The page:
There’s no how-to guide for the renovation job Bob Rae has taken on. As interim Liberal leader, Rae has nearly two years to try to rebuild the once-dominant federal party before his permanent replacement is chosen in a spring 2013 convention, and Rae is being called on to do much more than merely serve as a placeholder. Skeptics doubt even this skilled and battle-scarred veteran can turn around a party that sank steadily through four national campaigns to post its worst-ever third-place finish in the May 2 election. But Rae sees brute necessity as his ally. “It takes a crisis to make change happen,” he told Maclean’s. “Everything I’ve seen in the public and private sector tells me that people make changes when they have to, and right now we have to.”
With the House returning for its fall session this week, Rae is bound to be rated to a great degree on how much question period attention he draws. Widely acknowledged as one of the best orators in Parliament, he’s expected to more than hold his own. Yet he vows not to be “eaten up by the 24-7 news cycle.” Instead, he’s concentrating more on hauling the creaky Liberal machine into the current era. Among other challenges, that means emulating the organizational efficiency Prime Minister Stephen Harper insists on for the Tories and that the late Jack Layton ushered in for the New Democrats. Unlike its more centralized rivals, the Liberal party is still largely run as an unwieldy federation of provincial and territorial party associations. “We do need a more unified approach,” Rae says.
The chance to make that key reform will come next January at a party convention in Ottawa. Among those urging Liberals to change their ways, few know the problems better than Steven MacKinnon, a failed candidate from the spring election, who lost a Quebec riding to the NDP’s “Orange Crush.” As national director of the party from 2003 to 2006, MacKinnon helped usher in reforms that gave the national Liberal machine control over membership and fundraising. However, provincial and territorial wings kept their hold over field organization and policy development. “No other party is hobbled by that,” MacKinnon says. “A radical streamlining is required.” Perhaps surprisingly, key Liberal insiders don’t see any pressing need for an overhaul of their fundraising apparatus. Even though they lag far behind the Tories when it comes to pulling in donations, Liberal officials say the U.S.-designed computer system they introduced in 2009 is up to the job. Improving its performance requires patiently collecting the data on Liberal members and donors that the system is designed to manage. “We’re just scratching the surface of how effective it can be,” says one senior party official. In fact, they need a lot of scratch: to replace the public subsidy to parties, which the Harper government is phasing out over the next four years, the Liberals must more than double the $6.6 million they raised in contributions last year. Rae stresses that no matter how up-to-date the party’s technology for reaching out to its supporters, fundraising will only ramp up when backers are inspired by ideas. “Money follows passion,” he says.
Generating that passion as a temp, though, won’t be easy. Rae must be rousing, yet leave ample room for the next real leader to craft the 2015 election platform. And he’s up against a Prime Minister consolidating power after a resounding victory, and an NDP inspired by a beloved leader’s death and engaged by a leadership race. Then again, Rae is no stranger to adversity. He served a rocky term as Ontario’s first NDP premier, in hard economic times, from 1990 to 1995. After losing that year’s provincial election badly, he steadily remade his reputation outside politics, advising troubled countries like Sri Lanka, promoting Canadian lumber interests in trade friction with the U.S., and heading a probe of the 1985 Air India bombing. Returning to politics in 2006 to try for the Liberal leadership, he lost out first to Stéphane Dion and then to his lifelong friend and rival Michael Ignatieff.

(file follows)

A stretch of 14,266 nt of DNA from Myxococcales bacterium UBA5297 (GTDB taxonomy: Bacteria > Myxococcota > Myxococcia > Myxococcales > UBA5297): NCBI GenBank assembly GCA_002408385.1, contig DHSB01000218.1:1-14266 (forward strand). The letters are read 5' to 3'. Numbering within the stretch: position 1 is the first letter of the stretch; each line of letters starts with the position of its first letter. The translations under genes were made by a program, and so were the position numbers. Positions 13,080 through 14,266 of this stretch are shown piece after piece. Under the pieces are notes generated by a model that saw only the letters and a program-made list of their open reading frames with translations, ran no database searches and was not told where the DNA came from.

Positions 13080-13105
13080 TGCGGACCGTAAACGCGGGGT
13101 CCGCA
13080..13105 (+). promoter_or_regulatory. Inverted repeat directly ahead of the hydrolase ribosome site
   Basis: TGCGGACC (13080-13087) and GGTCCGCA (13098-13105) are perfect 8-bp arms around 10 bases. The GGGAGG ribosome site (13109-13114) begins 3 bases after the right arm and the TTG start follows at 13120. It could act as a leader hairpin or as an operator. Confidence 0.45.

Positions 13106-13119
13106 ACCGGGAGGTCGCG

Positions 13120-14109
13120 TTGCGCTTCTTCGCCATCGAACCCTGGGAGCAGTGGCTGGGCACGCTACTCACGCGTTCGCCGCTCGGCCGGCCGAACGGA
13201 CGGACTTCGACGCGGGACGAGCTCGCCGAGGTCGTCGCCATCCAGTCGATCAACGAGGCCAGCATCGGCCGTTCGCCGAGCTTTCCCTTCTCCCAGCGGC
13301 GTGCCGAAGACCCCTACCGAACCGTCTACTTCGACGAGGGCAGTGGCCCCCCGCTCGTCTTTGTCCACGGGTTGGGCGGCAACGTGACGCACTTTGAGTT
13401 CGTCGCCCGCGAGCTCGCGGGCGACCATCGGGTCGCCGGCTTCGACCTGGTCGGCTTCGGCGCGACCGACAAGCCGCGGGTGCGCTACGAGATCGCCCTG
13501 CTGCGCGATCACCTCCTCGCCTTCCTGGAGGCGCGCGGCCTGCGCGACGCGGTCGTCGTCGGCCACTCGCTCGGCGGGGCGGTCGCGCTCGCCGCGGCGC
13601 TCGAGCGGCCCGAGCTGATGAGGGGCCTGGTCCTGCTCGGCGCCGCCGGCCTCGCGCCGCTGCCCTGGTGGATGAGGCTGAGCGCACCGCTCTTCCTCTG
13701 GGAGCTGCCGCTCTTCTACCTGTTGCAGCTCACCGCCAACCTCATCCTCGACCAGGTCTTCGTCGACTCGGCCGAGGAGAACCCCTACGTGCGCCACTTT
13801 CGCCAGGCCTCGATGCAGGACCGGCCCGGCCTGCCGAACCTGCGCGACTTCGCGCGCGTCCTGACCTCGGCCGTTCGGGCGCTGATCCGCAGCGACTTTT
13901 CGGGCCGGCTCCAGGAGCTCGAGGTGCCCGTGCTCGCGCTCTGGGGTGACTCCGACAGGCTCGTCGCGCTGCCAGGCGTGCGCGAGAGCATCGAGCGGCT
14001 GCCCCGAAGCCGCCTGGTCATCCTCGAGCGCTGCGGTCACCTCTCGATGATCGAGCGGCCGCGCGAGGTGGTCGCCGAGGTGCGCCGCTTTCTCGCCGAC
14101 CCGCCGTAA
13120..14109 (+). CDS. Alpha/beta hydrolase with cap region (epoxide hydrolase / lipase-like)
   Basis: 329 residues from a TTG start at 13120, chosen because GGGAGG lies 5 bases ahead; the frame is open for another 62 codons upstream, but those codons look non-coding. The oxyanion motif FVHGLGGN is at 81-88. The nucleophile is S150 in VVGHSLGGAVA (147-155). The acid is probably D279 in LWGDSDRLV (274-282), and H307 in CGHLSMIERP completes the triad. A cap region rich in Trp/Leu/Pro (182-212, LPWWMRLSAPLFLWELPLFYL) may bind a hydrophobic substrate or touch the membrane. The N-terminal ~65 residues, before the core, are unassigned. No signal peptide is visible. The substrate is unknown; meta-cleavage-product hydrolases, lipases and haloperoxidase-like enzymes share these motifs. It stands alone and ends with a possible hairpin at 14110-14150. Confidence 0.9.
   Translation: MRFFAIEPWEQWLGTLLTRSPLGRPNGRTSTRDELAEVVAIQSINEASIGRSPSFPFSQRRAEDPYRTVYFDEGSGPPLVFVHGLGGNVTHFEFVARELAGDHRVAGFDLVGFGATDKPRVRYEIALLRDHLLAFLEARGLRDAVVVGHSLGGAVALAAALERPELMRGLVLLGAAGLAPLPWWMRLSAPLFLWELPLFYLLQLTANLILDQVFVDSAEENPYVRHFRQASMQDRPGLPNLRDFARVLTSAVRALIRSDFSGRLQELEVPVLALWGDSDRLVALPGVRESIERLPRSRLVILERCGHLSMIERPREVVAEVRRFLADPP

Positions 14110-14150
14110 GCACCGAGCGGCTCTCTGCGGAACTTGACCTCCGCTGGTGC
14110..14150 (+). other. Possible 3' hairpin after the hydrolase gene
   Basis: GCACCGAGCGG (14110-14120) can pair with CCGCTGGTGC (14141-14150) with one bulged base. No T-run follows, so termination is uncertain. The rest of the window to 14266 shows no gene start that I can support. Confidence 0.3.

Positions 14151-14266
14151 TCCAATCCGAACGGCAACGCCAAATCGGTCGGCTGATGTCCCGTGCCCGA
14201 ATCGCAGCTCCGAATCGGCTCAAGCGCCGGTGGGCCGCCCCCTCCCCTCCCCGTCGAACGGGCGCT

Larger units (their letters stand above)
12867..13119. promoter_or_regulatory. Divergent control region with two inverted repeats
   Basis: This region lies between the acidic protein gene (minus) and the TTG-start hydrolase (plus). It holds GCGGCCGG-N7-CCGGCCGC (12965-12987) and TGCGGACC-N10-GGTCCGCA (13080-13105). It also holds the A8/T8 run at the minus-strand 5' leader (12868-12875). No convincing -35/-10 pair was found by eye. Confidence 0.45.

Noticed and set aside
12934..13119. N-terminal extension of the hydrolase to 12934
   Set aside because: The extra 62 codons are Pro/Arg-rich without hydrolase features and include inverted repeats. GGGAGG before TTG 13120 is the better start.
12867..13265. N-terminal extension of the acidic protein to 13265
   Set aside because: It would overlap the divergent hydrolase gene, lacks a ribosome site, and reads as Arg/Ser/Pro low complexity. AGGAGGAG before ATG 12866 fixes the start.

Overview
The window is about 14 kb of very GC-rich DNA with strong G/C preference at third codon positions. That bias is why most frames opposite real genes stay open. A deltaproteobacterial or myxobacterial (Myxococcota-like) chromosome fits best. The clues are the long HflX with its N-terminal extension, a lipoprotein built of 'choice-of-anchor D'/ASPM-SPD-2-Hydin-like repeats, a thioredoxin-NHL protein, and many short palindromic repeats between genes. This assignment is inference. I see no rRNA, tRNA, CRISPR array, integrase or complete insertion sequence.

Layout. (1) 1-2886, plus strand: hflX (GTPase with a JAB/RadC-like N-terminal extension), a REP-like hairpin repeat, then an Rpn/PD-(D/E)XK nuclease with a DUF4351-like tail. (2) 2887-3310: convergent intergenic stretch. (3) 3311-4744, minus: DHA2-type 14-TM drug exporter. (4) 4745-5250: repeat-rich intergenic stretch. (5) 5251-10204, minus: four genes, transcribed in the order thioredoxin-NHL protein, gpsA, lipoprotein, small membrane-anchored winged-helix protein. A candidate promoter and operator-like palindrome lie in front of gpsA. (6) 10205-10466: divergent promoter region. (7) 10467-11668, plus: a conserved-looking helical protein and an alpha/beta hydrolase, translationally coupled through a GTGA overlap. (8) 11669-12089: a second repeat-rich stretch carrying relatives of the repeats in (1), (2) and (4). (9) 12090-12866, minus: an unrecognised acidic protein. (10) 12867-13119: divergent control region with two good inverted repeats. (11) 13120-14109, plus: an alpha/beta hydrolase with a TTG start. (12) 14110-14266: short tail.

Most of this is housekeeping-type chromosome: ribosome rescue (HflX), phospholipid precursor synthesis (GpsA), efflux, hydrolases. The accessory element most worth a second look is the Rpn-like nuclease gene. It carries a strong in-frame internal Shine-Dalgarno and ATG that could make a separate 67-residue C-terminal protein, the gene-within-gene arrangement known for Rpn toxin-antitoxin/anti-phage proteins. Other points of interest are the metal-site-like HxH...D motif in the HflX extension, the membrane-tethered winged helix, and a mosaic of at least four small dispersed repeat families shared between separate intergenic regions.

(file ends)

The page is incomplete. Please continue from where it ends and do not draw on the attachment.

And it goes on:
Now, he’s left to salvage something from their failures. He’ll have at least 646 days to try, 100 days longer than the previous longest-serving federal interim leader, Richard Hanson, who was acting Conservative leader in 1940-41, between Robert Manion and Arthur Meighen.
As he tries to modernize and unify the party for the next leader, Rae can’t neglect its message. He expects worries about an economic downturn to dominate this fall, and the Liberals are already calling for Harper to delay planned spending cuts of $4 billion a year until the outlook improves. Looking ahead, with Ottawa’s financing deal with the provinces for health set to expire in 2014, Rae sees a strategic opening for Liberals. “I think we have to move toward a national approach on home care and access to pharmaceuticals,” he says. But pollster Frank Graves, president of EKOS Research, doubts many voters will be open to being won over any time soon, no matter what issue is being debated. “Really, federal politics is on hold,” Graves says, “as the Conservatives complete their term with an almost unprecedented grip on all levers of power.”
As long as the Tories look so dominant, talk of uniting the left is sure to persist as a distraction from Rae’s work. His case against Liberals pursuing marriage with the NDP is less that the parties are incompatible than that they’re just not very interested, and most of the chatter is from outsiders. Liberal MPs rarely raise the idea, he says, and he doesn’t hear New Democrats talking much about it either. “Sometimes issues are in front of you,” he shrugs, “and sometimes issues are not in front of you.” For now, disunity within the branches of his own humbled party is the problem at hand. “The merger I have to carry out,” he says, “is within the Liberal party.”